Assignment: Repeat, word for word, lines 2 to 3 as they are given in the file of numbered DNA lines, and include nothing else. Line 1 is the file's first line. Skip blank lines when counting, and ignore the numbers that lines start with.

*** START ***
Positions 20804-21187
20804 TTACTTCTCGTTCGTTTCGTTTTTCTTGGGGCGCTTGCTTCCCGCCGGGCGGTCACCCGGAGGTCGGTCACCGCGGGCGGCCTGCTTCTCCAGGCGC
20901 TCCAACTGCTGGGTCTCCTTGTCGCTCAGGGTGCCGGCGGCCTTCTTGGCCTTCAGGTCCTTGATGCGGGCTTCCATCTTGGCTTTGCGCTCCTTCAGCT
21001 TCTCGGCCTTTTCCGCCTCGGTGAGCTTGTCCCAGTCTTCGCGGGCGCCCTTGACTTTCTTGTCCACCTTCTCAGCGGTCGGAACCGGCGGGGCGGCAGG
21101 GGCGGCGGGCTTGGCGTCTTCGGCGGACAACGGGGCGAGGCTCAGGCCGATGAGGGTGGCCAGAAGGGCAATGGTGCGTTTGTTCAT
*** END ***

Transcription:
20804 TTACTTCTCGTTCGTTTCGTTTTTCTTGGGGCGCTTGCTTCCCGCCGGGCGGTCACCCGGAGGTCGGTCACCGCGGGCGGCCTGCTTCTCCAGGCGC
20901 TCCAACTGCTGGGTCTCCTTGTCGCTCAGGGTGCCGGCGGCCTTCTTGGCCTTCAGGTCCTTGATGCGGGCTTCCATCTTGGCTTTGCGCTCCTTCAGCT